NM hospitals allowing visitors again - Albuquerque Journal

NM hospitals allowing visitors again

Copyright © 2020 Albuquerque Journal

As the number of people hospitalized with serious cases of the coronavirus has steadily declined, hospitals around New Mexico are slowly lifting bans that kept loved ones and friends from visiting sick in-patients.

“We are reaping the rewards now of a lot of proactive behavior in the state that has minimized the spread of the disease and we’re seeing that in our hospitals. And as the census has come down for COVID-19 positive patients, it’s not putting as much of a strain on us,” said Troy Greer, CEO of Lovelace Medical Center and the Heart Hospital of New Mexico.

Hospital officials at Presbyterian and the University of New Mexico Hospital joined Lovelace on Friday in announcing new visitation policies. Other hospitals in southern New Mexico and rural hospitals are expected to also allow visitors back, Greer said. In some hospitals, only one visit per day will be allowed and visitors must wear masks.

The number of patients hospitalized statewide with the virus was 128 on Friday – the lowest reported since April 24.

Compared to the peak of virus cases in April and May, Lovelace is “down well over 50%” in terms of the number of patients needing hospitalization for COVID-positive symptoms, Greer said.

The total number of COVID-19 patients in Lovelace’s ICU has also dropped by more than 50%, Greer added.

Tim Johnsen, senior vice president of hospital operations at Presbyterian Healthcare Services, told the Journal fewer COVID-19 patients have been hospitalized since mid-May.

“Across the Presbyterian system, about 46% of our intensive care beds are currently occupied by confirmed COVID-19 patients,” he added.

But the decision to allow some type of limited visitation comes as top state officials this week announced a “troubling” uptick in new COVID-19 cases throughout New Mexico.

Dr. David Scrase, secretary of the state Human Services Department who is leading Gov. Michelle Lujan Grisham’s medical team, said new cases reported this week could impact hospital capacity in the future.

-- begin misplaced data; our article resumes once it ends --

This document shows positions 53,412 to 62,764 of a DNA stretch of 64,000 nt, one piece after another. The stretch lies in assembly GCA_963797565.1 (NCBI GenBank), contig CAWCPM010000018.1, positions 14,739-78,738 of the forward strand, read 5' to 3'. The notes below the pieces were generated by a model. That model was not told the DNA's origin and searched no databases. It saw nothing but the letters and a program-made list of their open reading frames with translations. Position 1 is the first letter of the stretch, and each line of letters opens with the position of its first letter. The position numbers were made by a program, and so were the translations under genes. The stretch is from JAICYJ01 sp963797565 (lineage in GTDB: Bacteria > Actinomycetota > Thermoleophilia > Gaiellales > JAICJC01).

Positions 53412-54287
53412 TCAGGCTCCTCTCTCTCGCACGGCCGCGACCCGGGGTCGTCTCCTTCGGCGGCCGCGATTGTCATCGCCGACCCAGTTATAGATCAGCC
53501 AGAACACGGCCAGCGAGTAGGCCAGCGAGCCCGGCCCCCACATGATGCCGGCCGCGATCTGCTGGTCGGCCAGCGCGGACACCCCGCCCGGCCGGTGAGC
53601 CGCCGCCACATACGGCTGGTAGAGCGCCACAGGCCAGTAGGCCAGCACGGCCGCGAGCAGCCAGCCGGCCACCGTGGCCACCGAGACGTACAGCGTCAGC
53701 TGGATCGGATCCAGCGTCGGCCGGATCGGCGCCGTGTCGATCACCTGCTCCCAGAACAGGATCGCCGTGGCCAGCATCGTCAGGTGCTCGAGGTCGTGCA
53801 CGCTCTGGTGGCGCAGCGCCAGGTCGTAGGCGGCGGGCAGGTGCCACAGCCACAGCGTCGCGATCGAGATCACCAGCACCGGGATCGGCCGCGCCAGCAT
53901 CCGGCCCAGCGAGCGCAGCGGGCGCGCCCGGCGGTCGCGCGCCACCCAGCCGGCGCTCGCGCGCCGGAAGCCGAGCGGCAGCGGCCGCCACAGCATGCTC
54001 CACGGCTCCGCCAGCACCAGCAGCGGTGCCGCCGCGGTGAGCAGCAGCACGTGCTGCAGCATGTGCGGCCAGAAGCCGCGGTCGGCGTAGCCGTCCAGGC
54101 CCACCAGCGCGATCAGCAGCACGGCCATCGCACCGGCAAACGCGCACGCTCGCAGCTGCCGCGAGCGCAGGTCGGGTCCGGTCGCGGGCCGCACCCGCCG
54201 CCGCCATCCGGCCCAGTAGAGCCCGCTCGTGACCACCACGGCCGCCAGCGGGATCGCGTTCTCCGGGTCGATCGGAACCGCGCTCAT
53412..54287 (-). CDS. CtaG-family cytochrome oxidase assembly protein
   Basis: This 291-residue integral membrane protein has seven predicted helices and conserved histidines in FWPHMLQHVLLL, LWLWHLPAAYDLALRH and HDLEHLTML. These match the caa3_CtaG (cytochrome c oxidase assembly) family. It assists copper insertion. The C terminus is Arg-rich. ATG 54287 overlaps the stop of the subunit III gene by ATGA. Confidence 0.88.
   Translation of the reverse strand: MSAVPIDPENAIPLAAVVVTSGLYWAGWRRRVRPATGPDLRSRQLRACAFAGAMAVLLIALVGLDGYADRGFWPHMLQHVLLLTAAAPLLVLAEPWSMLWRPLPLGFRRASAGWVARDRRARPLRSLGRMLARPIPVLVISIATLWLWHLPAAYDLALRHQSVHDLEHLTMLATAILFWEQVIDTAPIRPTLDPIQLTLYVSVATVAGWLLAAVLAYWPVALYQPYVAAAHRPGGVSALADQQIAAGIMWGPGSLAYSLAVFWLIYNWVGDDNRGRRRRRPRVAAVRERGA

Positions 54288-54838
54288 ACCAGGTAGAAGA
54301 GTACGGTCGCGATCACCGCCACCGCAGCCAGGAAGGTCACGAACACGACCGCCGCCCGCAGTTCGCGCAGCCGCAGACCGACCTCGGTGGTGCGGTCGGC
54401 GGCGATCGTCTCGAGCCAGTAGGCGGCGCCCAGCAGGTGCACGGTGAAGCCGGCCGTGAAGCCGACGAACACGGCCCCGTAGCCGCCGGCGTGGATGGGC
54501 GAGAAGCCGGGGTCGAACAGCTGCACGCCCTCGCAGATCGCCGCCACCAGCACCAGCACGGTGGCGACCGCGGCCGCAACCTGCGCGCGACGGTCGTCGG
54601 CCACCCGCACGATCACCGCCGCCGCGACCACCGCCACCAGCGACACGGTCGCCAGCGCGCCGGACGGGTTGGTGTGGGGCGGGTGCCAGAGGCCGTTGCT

“We would expect to see an increase in hospitalizations to follow two weeks from now, all other things being equal,” Scrase said.

Moreover, the total number of non-COVID patients requiring ICU beds around the state is up.

“It’s up and actually holding relatively steady right now not because of COVID patients but we have a lot of other patients with other needs that are in the ICU right now,” Greer said Friday.

Along with barring visitors, hospitals in New Mexico temporarily halted elective surgeries and other procedures in mid-March to ensure space for potential COVID-19 patients. That restriction was lifted last month.

“The majority of the ‘fullness’ of hospitals right now is related to the surge of non-COVID patients ‘catching up’ on delayed care, or hospitalized from complications possibly related to staying away from the health-care system,” Scrase said.

Also looming is the possibility that new COVID-19 surges in neighboring states, such as Arizona, could lead to transfers of out-of-state patients into New Mexico hospitals.

Lujan Grisham said at a COVID-19 update on Thursday, she is monitoring ICU beds in the region every morning, “and in Arizona and Texas they are filling up very fast.”

She said she is concerned those cases “are going to start being diverted to New Mexico.”

Previous protocols

Hospitals voluntarily opted to close their doors to visitors early in the pandemic for staff and patient safety and because of a shortage of personal protective equipment, like masks.

“Previously it was just a bit of a challenge because of the number of patients coming in and the importance of keeping them safe with PPE,” Greer said. “Now that there’s fewer patients, we’re able to allow a limited amount of visitation with appropriate protections to our team members, to the patient, to the patient’s family members. We feel like the time is right.”

The three main hospitals in Albuquerque have adopted similar loosened visitor restrictions, Greer said.

At Lovelace, one family member or visitor per patient will be allowed each day, and if the visitor leaves the patient’s room, he or she must leave the hospital.

No visitation is permitted of COVID-19 patients at either Presbyterian or Lovelace except in specific circumstances. UNM permits no visitation of COVID-19 patients, recommending video visits instead.

Visitors to the hospitals will be screened for fever or other health conditions and must stay in the patient’s room for their visit.

Lovelace and Presbyterian will permit one support person for patients in the emergency department receiving critical care. But at UNM Hospital’s ER, visitors will still not be allowed “because of space limitations and social distancing rules,” said spokesman Mark Rudi on Friday.

Greer said allowing even restricted visitation “will enhance communication and emotionally, obviously it’s going to be a big pickup for family members as well as the patient. Our staff enjoys the interaction with families. And sometimes it’s helpful when you have a patient who’s maybe not able to articulate some of those important pieces of information.”

Such involvement is crucial to the human experience,” Greer said, “and especially when you are going through an illness.”

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